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With the European Championship scheduled in a few weeks I have put several ideas down on paper about what we should design and produce for testing. Meanwhile, at our own in-house indoor asphalt track, we have built the same track layout as will be used at the Euros in France. Jilles flew in from the Netherlands for a short weekend test session, as well as to help install the all-new AMB system. This new system was specially developed for us with multiple loops which would allow us to measure not only the lap times but also the mid-section times, so we will know whether or not which particular set-up changes worked better at various parts of the track. This will be another step to improve our testing and analysis of the benefits of different new parts (thus boosting development). Having all of these testing possibilities has moved our development efficiency to an all-new level. I cannot believe how we were able for so many long years to develop and test all the cars relatively quickly considering that if we wanted to test anything new we had to travel several hundred kilometers to the nearest track and even then those tracks were not real test tracks as they were dirty most of the time and so it was really difficult to gain any useful knowledge from those testing sessions.

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Today?
In the morning I give a new design idea for some part, our R&D makes the drawing and the production program sends commands directly through our intranet to the machines… and in the afternoon of the same day I walk next door to the test tracks and test the new part. The huge advantage is that the tracks are permanent and indoors with a special conditioning system, so the track condition is the same 24hours-a-day during the whole year, so every small detail and change on the car can be discovered and analyzed. The only thing we cannot do is reproduce all the different types of weather and asphalt structure that could possibly be present at the real race event.



Preparing for the Euros Warm-up we prepared several new parts and several different chassis configurations for different placements of the 5-cell battery packs to test the effects of weight balance and distribution. Testing all the different parts under the same permanent conditions, we find ourselves testing smaller and smaller changes. The smallest change in car set-up can have a significant influence on the handling of the car under the same track conditions. For example, changing shock position by one hole improved lap times by few tenths of a second and some other changes were even more significant.



The goal and strategy for testing was to work the design around the following:
- different balances to find the optimum balance for 5 cells
- analyze the flex and stiffness of the chassis
- different diffs and solid axles — which position, placement and materials have the most significant influence on drivetrain efficiency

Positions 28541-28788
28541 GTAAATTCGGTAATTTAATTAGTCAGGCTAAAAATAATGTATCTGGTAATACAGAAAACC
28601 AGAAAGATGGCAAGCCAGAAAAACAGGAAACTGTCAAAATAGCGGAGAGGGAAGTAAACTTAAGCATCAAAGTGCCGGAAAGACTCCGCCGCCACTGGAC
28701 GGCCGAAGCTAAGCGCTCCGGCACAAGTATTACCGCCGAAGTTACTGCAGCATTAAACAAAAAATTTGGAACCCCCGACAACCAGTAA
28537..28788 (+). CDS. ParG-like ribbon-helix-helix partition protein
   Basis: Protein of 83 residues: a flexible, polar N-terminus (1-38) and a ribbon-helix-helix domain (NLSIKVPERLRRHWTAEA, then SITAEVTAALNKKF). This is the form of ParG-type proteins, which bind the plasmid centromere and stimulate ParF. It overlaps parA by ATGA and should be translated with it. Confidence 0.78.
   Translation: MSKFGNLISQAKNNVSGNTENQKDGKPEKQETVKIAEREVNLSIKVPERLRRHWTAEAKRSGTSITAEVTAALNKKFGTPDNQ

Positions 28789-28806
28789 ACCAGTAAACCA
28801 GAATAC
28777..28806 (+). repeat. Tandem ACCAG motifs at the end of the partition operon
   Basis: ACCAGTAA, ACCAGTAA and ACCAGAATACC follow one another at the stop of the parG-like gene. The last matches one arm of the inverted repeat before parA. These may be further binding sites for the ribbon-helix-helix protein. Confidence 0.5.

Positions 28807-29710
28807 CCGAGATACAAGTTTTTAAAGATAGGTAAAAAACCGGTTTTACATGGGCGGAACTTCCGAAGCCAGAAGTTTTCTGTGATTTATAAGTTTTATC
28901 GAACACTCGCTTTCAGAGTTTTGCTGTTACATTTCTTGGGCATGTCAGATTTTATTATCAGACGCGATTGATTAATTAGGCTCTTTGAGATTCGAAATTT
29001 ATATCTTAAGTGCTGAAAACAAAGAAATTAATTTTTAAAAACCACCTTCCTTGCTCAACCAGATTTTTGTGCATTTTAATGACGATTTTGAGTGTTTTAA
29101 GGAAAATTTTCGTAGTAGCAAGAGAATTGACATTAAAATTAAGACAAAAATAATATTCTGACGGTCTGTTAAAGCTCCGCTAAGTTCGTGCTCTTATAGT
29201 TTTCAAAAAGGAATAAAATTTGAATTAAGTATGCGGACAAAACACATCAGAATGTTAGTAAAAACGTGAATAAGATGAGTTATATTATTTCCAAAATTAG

- analyze and study the forward traction influence on handling of the car
- analyze the effects of different arm lengths
- to analyze and optimize hardness of caster blocks, arms and uprights
- analyze the effects of different shock positions

There are dozens of other areas which we have been testing and analyzing these days and we have turned several thousands of laps to gather all the data and feedback. Every day we improve and learn and experience new small things that help us to move forward.



These new testing opportunities are bringing us so much new data and new knowledge that I am very satisfied and happy for all the stress and endless work we have spent on making my dream come true – to have the most modern RC testing facility in the world. It is definitely worth everything we have done up to this point. It simply blows me away that it has brought us such huge benefits and improvements, and I am very confident in the future and further developments. Having the space and opportunity to build any race track in the world in-house — and indoors — is of great benefit for testing and preparing for races.

Now we will have to spend some time to analyze all the data and feedback we have recorded from all the testing in order to set-up the plan and strategy for further development. This may still take some time as meanwhile I have already thought again about some new ideas and parts, so we are again back to the same cycle – the parts are being designed and within a moment we will be back to the test track. This is what I love and enjoy. After the tests in house the team drivers around the world will get the parts I will be confident will be a further improvement and next will be turn will be on the drivers to test in all the different racing conditions around the world.

I am really looking forward to it and I will of course share the results and conclusions in future columns.

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Before ending up this column I wanted to share the latest great news received. The XB8EC has been doing very well worldwide at most of the races and recently we gained another very prestigious achievement and win – the European Off-road Championship “B” 2007. For pictures and a very nice report you may visit our website. We’ll see how much luck we will have this year at the upcoming European Championship “A” in France… only a few weeks away. Keep your fingers crossed.

Meanwhile, have a great time and we hope we’ll see you at some of the next races!


Enjoy the ride and ‘til next time…

Dipl. Eng. Juraj Hudy
Chief Designer XRAY